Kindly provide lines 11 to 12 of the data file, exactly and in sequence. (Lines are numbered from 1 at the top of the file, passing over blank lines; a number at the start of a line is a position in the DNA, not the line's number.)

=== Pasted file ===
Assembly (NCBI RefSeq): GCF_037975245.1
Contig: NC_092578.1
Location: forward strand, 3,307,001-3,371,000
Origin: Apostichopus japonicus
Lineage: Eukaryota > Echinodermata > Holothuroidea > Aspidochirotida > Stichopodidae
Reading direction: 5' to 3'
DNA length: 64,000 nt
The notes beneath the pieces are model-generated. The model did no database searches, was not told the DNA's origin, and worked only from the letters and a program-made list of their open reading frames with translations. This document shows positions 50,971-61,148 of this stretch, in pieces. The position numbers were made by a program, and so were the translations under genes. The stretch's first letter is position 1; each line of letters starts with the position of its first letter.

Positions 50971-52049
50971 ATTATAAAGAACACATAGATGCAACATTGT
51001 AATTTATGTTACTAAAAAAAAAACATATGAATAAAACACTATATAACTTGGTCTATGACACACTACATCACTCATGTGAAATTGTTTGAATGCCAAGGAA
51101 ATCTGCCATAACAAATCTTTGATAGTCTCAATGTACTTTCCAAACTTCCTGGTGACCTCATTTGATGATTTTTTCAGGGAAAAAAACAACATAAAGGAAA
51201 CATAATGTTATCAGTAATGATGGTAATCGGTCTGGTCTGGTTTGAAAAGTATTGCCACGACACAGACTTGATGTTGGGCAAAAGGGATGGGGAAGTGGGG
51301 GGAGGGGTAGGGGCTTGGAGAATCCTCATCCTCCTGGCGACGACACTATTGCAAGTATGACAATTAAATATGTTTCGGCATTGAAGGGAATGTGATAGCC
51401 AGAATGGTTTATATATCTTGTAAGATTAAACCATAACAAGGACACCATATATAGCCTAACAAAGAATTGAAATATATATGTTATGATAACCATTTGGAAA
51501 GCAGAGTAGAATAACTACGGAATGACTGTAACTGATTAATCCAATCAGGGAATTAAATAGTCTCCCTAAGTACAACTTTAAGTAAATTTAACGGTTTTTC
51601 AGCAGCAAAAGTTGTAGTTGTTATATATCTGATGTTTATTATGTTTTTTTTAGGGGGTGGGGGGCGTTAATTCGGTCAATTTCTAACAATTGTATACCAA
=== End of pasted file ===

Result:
51001 AATTTATGTTACTAAAAAAAAAACATATGAATAAAACACTATATAACTTGGTCTATGACACACTACATCACTCATGTGAAATTGTTTGAATGCCAAGGAA
51101 ATCTGCCATAACAAATCTTTGATAGTCTCAATGTACTTTCCAAACTTCCTGGTGACCTCATTTGATGATTTTTTCAGGGAAAAAAACAACATAAAGGAAA